The gender imbalance in STEM (science, technology, engineering and math) has long been a critical problem. STEM is constantly crying out for innovative and highly skilled talent to sustain its evolution and growth, something that can only be fully realised by utilising the entire workforce.
In cleantech, the demand for talent is just as severe. In the UK alone the sector employs around 130,000 people, a figure which is set to double by 2030. The sector cannot afford to exclude any part of the workforce and more must be done to improve opportunities for women.
Education is key
The problems seen in the STEM industries can be traced back to blockages in the pipeline of talent. Fewer girls are picking STEM subjects at school, due to it being seen as a male-dominated subject. Knowing that your class is going to be full of boys can be off-putting for girls, especially at secondary school age, and if women are not studying STEM subjects, this disparity will be reflected further down the line.
There is also a noticeable gap between girls and boys that study STEM subjects beyond GCSE and into higher education; 35 per cent of girls and 80 per cent of boys.
Work must be done to make the sector a more attractive career choice to women. Aspects such as closing the gender pay gap, presenting role models to look up to and implementing workplace practices that take into account female-centric considerations, such as policies around menopause and maternity leave, will all help to make it a more appealing and logical option.We must shine a light on, and celebrate the amazing women in cleantech and the broader STEM arena.
That’s not to say that the wheels are not in motion. In 2019, the UK celebrated a landmark moment, with more than one million women working in core STEM roles for the first time. And there has been a 31 per cent increase in entries from women and girls to STEM A-levels between 2010 and 2019.
But there is still a long way to go, particularly when it comes to leadership positions. As an executive search firm, we know all too well how difficult it can be for organisations to source senior talent, and that’s without considering their gender.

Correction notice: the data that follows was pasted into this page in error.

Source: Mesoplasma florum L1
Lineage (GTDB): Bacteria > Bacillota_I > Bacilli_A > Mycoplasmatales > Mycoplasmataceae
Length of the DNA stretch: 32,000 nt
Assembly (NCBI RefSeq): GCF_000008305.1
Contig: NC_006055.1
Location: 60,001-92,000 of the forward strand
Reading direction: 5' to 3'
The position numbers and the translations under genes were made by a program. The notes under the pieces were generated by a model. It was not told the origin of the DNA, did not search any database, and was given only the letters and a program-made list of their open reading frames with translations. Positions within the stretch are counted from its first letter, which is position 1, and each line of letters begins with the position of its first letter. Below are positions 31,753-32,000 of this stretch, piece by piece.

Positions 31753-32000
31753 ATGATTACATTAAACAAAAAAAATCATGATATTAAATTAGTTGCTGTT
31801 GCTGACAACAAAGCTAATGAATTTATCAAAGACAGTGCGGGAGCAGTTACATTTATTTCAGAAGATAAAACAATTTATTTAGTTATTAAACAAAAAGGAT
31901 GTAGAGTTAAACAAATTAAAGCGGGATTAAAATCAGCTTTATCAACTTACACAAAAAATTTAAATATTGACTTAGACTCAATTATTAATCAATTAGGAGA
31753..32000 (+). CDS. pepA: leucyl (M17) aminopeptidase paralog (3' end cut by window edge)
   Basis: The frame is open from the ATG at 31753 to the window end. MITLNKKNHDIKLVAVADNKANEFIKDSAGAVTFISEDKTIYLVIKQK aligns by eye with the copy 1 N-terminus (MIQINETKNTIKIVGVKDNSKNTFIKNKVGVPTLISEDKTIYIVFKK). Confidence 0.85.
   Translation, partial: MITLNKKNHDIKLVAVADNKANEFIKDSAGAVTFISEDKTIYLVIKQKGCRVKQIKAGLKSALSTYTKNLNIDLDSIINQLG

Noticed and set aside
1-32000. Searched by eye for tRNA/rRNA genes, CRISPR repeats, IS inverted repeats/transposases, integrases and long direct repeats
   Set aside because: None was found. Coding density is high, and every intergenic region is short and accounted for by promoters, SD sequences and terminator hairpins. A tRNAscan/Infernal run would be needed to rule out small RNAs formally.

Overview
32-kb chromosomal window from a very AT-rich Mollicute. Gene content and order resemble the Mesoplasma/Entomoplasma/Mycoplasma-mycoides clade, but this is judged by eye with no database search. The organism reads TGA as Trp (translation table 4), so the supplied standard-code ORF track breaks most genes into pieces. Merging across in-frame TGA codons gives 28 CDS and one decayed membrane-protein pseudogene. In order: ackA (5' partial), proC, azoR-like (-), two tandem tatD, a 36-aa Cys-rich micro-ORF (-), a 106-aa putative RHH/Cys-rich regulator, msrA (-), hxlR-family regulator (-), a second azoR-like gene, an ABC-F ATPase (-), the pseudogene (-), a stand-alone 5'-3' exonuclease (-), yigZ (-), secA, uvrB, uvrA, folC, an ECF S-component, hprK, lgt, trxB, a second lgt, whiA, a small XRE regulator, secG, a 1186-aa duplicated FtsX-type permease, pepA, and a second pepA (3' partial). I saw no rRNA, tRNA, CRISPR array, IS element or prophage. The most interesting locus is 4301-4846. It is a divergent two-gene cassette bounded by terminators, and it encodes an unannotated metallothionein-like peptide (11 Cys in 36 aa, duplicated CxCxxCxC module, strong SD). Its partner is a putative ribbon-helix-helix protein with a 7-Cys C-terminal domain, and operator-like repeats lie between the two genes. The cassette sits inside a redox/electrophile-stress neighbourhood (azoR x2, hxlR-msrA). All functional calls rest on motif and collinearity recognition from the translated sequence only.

There is also more subtle inequity at play, such as mistaken identity. Women — especially African American and Latina women working in STEM — report being mistaken for custodial or administrative staff, rather than being recognised as the scientists and engineers they are.
The sad reality is that, despite work to the contrary, many women working in STEM still face workplace discrimination. Over half of women in STEM who work in a mostly male-dominated workplace felt a kind of discrimination. Trust for women in senior roles must often be earned rather than assumed. And whilst it’s great to see more women in these roles, attitudes must change to make this a normality rather than a box-ticking exercise. Otherwise, there is a danger that those in senior leadership positions will feel doubt around why they have been placed there; is it to maintain appearances or because of their skillset?
Cleantech is just as guilty
Cleantech and renewable energy sectors are unfortunately just as at fault and continue to be male dominated, as highlighted by reports from IRENA. Their January 2020 report ‘Wind energy: A gender perspective’ found that only 21 per cent of the global wind energy workforce is women, falling below the 32 per cent share of women in the global renewables workforce and even the 22 per cent share of women in the conventional energy sector workforce, according to their 2019 paper ‘Renewable energy: a gender perspective’.
The demand for talent in cleantech makes tacking this systemic issue all the more urgent. IRENA estimates that the number of jobs in renewables could increase from 10.3 million in 2017 to nearly 29 million in 2050. This, combined with the ongoing global energy transition, offers ripe opportunities for all those considering a more meaningful career choice.
The growth of the sector will rely on employees that can provide highly skilled, innovative solutions and anything that can be done to widen talent streams will be paramount. Employing those from different educational backgrounds, social backgrounds and skillsets, will ensure a diverse talent pool. It cannot be ignored.
Scientific progress relies on unique solutions that arise from diverse perspectives. When sectors exclude any group they miss out on a huge range of talent, and compromise on the quality of work they can produce. Simply by increasing women in STEM the UK’s labour value will grow by at least £2bn.
What can businesses do?
Government policies around providing better educational balance and opportunities will of course be essential, but they can only go so far. The biggest responsibility sits with businesses and business owners. Recruitment processes must reflect their audiences and leaders must stop hiring in their image and concede to their potential role in unconscious bias.
Business success is dependent on welcoming candidates from all backgrounds and putting pressure on those who typically hold senior positions to take action. We must focus on normalising gender equality and on celebrating those with diverse and skilled teams, rather than having tunnel vision on hitting ‘quotas’ for certain groups of people Dr. Hayaatun Sillem, Royal Academy of Engineering summed it up perfectly – “To me, inclusive leadership is just good leadership”.
Interested in a new challenge in a burgeoning sector? Reach out to our team: https://hyperionsearch.co.uk/